A fresh, engaging look at how 32 carved pieces on a Chess board forever changed our understanding of war, art, science, and the human brain.
Chess is the most enduring and universal game in history. Here, bestselling author David Shenk chronicles its intriguing saga, from ancient Persia to medieval Europe to the dens of Benjamin Franklin and Norman Schwarzkopf. Along the way, he examines a single legendary game that took place in London in 1851 between two masters of the time, and relays his own attempts to become as skilled as his Polish ancestor Samuel Rosenthal, a nineteenth-century champion. With its blend of cultural history and Shenk’s lively personal narrative, The Immortal Game is a compelling guide for novices and aficionados alike.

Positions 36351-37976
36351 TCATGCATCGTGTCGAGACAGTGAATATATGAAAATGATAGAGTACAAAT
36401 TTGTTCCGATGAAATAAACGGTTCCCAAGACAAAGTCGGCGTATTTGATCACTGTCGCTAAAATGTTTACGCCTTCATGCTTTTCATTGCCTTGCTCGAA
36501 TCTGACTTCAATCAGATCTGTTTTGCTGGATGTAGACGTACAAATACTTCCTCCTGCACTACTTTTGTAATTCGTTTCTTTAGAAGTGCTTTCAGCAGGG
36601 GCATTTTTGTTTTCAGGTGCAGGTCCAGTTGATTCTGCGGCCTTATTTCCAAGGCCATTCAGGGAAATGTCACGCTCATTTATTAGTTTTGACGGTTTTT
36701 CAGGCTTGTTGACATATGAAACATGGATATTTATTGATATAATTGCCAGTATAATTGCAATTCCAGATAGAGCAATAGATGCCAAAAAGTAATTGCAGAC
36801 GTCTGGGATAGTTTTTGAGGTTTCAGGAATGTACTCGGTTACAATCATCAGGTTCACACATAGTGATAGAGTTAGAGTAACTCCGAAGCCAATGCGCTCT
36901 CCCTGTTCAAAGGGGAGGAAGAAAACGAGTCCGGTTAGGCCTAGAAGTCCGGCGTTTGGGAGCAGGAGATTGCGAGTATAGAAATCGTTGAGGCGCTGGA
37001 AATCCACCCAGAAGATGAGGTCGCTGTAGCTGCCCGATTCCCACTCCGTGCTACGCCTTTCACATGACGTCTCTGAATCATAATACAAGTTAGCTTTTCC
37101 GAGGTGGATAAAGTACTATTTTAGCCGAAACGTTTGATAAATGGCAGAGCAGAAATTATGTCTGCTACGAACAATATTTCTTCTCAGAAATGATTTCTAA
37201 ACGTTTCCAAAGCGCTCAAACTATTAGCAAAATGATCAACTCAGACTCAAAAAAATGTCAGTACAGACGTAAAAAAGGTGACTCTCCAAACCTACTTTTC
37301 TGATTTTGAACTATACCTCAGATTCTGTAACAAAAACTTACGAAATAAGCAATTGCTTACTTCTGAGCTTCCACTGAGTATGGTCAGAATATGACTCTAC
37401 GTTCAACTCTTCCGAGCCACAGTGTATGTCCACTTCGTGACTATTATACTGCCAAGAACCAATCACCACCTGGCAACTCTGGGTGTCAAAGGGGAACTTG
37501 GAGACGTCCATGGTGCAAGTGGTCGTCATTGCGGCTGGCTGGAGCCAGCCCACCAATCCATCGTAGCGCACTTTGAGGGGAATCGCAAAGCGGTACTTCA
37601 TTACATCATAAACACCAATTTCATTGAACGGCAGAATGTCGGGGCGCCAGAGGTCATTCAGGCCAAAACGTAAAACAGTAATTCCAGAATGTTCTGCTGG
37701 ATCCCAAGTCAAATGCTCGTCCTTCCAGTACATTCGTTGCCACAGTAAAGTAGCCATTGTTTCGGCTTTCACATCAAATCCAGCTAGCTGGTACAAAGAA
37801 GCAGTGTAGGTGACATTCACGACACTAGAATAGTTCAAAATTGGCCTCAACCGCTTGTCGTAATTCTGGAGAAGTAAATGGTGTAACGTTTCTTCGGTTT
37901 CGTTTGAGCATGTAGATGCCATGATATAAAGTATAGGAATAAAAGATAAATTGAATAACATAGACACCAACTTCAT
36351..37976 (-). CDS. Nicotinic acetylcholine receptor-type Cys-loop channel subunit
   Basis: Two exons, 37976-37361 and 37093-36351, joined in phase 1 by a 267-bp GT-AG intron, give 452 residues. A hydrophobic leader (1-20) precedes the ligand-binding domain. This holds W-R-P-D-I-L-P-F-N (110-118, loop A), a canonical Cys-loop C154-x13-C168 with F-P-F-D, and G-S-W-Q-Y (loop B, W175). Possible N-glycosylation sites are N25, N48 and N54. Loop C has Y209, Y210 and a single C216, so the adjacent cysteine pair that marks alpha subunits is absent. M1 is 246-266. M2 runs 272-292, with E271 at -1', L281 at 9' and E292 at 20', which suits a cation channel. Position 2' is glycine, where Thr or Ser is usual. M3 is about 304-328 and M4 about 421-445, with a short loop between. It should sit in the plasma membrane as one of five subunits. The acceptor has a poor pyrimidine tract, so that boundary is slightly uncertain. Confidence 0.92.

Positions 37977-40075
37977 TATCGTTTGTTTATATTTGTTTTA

Those curious about chess and wishing to learn more about the game (but not too much more) will welcome this accessible, nontechnical introduction. Shenk (The Forgetting) succinctly surveys the game's history from its origins in fifth- or sixth-century Persia up to the present, touching along the way on such subjects as his own amateurish pursuit of the game, erratic geniuses like Paul Morphy and Bobby Fischer, chess in schools today, computer chess and his great-great-grandfather Samuel Rosenthal, who was an eminent player in late 19th-century Europe. To heighten the drama, Shenk intersperses the text with the moves of the so-called "immortal game," a brilliant example of "romantic" chess played between Adolf Anderssen and Lionel Kieseritzky in London in 1851. Appendixes include transcripts of five other great games, along with Benjamin Franklin's brief essay "The Morals of Chess." Readers will come away from this entertaining book with a strong sense of why chess has remained so popular over the ages and why its study still has much to tell us about the workings of the human mind. 50 b&w illus.